On Monday I set up my things in the new studio at Vechtclub XL. They had been kept in holding since the move out of Dutch Game Garden two weeks ago. With some help from the kind folk running the space I was up and running around midday. After a short period of working from home and various other places from my backpack it was a relief to have my good old setup back, in a great new space. It’s still a bit empty at the moment, but that will change once the guys from Tupil move at the end of the month.
Meanwhile, Alper was kicking the tyres of Slack to see if it’d be a viable alternative to HipChat now that it had moved out of beta. He also hacked away at AJI, making it feature complete in preparation for my UI work.
On Tuesday, I had a chat with Kelli about gamification. She’s preparing a piece on the subject for Vrij Nederland, which I look forward to reading. It’s great to have such a subject discussed in a critical manner in mainstream media.
Later that day, I got started mocking up AJI’s simplified UI in Sketch. Alper and I also chatted with Simon about AJI and other things. He offered his help with the app’s UI design so once I’ve put the basics in place he’ll take over to make things look really good (as he’s done many times before on Hubbub projects).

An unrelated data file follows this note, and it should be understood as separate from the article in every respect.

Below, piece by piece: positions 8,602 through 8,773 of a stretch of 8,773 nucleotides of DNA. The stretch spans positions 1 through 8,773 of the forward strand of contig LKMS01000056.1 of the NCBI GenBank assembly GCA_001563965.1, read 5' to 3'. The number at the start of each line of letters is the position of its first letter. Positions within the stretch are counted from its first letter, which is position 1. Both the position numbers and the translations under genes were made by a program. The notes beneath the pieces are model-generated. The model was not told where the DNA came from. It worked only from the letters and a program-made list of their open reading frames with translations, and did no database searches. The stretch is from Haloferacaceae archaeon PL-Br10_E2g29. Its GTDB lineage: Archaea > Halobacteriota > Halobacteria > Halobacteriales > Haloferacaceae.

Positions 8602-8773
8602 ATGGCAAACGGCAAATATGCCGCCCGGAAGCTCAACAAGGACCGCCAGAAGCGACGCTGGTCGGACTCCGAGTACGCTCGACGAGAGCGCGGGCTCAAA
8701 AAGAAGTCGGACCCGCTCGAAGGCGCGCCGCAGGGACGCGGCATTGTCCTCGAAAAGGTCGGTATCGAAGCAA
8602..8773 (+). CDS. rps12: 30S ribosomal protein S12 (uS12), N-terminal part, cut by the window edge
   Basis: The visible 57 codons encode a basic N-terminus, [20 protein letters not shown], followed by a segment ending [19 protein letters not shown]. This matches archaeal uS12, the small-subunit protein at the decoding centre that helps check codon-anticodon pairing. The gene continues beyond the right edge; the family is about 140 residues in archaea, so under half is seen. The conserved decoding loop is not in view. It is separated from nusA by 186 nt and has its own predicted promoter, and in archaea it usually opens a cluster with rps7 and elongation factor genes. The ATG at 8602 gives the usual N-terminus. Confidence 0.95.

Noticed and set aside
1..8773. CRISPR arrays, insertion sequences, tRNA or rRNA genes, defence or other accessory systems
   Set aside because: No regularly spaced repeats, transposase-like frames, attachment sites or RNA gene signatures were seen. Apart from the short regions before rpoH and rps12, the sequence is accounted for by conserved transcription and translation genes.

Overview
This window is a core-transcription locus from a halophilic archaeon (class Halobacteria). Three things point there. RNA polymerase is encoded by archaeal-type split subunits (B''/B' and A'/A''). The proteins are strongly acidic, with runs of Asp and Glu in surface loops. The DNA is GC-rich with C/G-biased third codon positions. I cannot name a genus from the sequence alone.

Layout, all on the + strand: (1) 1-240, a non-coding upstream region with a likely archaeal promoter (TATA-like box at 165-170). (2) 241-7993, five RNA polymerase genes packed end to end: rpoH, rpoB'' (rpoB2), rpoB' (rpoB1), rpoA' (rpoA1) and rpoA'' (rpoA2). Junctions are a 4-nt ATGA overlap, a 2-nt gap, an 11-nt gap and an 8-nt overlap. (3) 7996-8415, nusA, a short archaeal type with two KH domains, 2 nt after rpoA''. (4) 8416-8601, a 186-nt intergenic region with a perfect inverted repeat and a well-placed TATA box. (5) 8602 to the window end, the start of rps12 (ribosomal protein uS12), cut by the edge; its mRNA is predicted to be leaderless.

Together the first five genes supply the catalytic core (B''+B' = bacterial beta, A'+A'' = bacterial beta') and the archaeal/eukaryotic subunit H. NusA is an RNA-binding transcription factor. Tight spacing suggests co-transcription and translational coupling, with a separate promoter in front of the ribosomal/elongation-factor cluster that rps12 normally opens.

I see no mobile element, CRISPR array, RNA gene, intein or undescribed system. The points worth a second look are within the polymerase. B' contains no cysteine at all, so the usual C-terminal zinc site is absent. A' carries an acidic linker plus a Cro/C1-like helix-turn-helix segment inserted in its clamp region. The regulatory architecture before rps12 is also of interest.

The rest of the week we continued work on AJI. I moved on to updating the UI in Xcode while Alper fixed bugs and solidified the accompanying web app. On Friday we met with Dirk, who is also writing something, an essay about cultural production in the contemporary tech scene, in which he’s planning to use AJI as an example. We demo’d the app to him and talked about the thinking behind it. It was useful to get our heads out of the proverbial bubble and explain our motivations to a relative outsider.
In between, I was interviewed by two students from Hannover who are mapping Utrecht’s games scene and again by a student researching museum games. Alper meanwhile did the rounds of Berlin’s many events, including the UX Stammtisch and a games.net roundtable about branded entertainment.
By the end of week 235 we had transitioned over to Slack, since it really does offer an improvement over HipChat for us. (Mainly thanks to its UI and many out-of-the-box integrations.) Alper wrote up some thoughts about one thing that continues to be an annoyance with these services, though: their user accounts scheme does not accommodate our distributed, fuzzy organisational structure.